In other thoughts, I buy Grow Your Own magazine as one of the treats to myself (some may laugh!) and they send seeds with every issue. I recently received some cauliflower seeds, all year round variety, which I decided to sow today. A bit early maybe, but what the hell.
I also purchased onion seeds from Real Seed which means I can keep some for saving the seed at the end of the season. It’s a very reasonably priced website that has a lot of heritage seeds which I love. These are the onion seeds I got delivered which were also sown.

They went into the Vitopod as onion seeds won’t germinate in cold soil. 4 trays, 1 for each variety. The cauliflower seeds went into an unheated propagator, however after testing it,  I have put the kerosene heater on in the shed, just to keep the edge off. It will be interesting to see how cold it gets in there. All learning for us still and I love that!

The heater is on a flat stone just to be safe and I’ve checked it a few times until I am confident it’s safe.
Finally, here is Buster and Annie this morning after breakfast having a relaxing time together. Rodney watches over them but never lays with them, so far!

Today I made a list for our 2018 plans using my new notebook which was a lovely surprise from Louise. I love it!!

Brining the leg of pork and winter fun 

When the pigs went to slaughter early August, we filled the freezers to the brim. We made bacon which was nice, just not very big on the medallion (pigs were lean from their breed and free ranging).  I brined the topsides and thick flanks which we then cooked and used as ham. I also froze a leg ready to brine for Christmas. We had so much meat that I decided to hang fire and do it now for mid January when we can have it as a centre piece for a get together or just turn into slices.  We scored the skin and prepared the brine. We used the river cottage brine last time which was lovely. I added slightly less sugar this time, purely as I didn’t have enough.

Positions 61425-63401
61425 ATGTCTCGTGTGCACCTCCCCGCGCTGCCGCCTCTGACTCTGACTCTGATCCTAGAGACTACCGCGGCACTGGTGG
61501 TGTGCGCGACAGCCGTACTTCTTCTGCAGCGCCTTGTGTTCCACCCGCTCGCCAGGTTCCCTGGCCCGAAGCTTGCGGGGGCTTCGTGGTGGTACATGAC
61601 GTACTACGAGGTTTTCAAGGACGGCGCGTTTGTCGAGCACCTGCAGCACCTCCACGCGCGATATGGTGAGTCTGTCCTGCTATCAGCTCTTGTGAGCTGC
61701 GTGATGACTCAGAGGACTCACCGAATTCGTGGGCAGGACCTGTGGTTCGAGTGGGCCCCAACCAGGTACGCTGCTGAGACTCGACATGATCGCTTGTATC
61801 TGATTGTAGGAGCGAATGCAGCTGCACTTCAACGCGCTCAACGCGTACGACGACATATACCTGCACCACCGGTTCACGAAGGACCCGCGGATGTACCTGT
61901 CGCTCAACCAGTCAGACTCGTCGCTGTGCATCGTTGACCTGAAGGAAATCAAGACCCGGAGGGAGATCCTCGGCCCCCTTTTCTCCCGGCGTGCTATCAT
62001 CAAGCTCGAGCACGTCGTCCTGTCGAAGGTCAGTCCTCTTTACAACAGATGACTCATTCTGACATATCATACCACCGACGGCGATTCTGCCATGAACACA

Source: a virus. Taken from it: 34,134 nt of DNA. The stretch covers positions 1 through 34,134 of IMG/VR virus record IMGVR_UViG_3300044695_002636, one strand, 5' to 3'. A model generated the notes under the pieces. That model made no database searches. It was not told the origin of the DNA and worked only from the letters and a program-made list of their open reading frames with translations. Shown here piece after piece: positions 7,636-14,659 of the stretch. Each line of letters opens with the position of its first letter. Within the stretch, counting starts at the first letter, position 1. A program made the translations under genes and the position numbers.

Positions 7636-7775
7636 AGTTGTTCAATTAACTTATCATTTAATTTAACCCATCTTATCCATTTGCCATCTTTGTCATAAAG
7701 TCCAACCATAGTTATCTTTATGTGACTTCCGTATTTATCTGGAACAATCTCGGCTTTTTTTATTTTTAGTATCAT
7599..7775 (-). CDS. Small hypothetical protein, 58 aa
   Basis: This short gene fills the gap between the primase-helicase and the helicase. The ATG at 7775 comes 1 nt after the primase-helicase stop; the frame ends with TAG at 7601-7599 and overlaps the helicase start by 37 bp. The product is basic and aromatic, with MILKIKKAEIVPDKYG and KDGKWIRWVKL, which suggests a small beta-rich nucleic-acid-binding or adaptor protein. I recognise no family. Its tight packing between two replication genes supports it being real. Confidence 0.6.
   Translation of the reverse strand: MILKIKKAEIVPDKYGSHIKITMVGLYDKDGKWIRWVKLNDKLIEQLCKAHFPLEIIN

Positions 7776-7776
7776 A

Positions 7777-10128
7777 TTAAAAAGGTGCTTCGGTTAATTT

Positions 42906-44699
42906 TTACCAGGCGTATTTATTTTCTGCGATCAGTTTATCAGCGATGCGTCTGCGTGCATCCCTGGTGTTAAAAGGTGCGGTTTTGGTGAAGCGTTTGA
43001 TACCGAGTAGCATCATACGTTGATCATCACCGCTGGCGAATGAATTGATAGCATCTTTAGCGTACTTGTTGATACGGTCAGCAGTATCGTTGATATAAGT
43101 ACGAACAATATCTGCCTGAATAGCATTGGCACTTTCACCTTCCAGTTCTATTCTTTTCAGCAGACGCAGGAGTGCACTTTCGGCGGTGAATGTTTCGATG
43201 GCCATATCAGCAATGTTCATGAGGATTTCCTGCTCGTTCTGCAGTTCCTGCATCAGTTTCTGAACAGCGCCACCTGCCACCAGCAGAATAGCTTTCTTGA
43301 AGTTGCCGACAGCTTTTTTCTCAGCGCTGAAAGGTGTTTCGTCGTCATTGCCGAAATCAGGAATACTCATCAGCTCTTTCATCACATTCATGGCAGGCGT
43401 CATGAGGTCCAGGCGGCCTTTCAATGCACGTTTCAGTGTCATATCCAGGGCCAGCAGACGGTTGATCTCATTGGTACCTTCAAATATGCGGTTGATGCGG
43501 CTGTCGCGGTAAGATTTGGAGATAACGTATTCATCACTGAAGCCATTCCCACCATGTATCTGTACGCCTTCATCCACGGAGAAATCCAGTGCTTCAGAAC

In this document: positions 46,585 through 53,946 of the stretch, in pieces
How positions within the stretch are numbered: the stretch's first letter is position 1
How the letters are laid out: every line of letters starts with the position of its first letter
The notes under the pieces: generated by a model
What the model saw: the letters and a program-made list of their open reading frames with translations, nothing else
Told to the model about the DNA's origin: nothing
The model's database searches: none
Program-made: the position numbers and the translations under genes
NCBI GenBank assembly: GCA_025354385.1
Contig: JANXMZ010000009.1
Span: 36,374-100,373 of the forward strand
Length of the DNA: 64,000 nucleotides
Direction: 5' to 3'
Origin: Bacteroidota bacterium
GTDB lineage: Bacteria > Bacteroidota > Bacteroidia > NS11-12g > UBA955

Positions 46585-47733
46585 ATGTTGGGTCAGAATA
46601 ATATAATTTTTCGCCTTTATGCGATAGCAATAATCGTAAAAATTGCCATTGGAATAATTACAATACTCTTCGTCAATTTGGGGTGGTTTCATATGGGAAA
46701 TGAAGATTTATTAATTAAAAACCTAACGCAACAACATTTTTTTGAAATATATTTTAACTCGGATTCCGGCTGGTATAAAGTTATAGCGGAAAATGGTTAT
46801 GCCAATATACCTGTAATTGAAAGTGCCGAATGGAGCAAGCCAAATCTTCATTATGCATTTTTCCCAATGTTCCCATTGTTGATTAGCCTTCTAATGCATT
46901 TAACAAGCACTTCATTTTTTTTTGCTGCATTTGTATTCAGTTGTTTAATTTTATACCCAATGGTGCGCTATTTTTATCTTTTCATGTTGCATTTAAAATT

Once ready I put it all into the wine bucket and put it outside on the step as we have cold enough weather at the moment. In fact, I’ll have to bring it in tonight as it’ll freeze!  This will stay in here for a couple of weeks, after which it’ll be ready to cook (or smoke?).

It’s snowed here today and this is the first proper snow we’ve had that has stuck around. The kids loved it and had a good time playing out before they got too cold and came to warm up in front of the Aga.

As we’re in the thick of winter, we’re having to find alternate methods to exercise the horses. Sometimes it is simply too slippy to ride out safely. Our parking area is all stones which doesn’t get slippy, so we put the horses in there to let them have a roam around whilst the fields are out of action.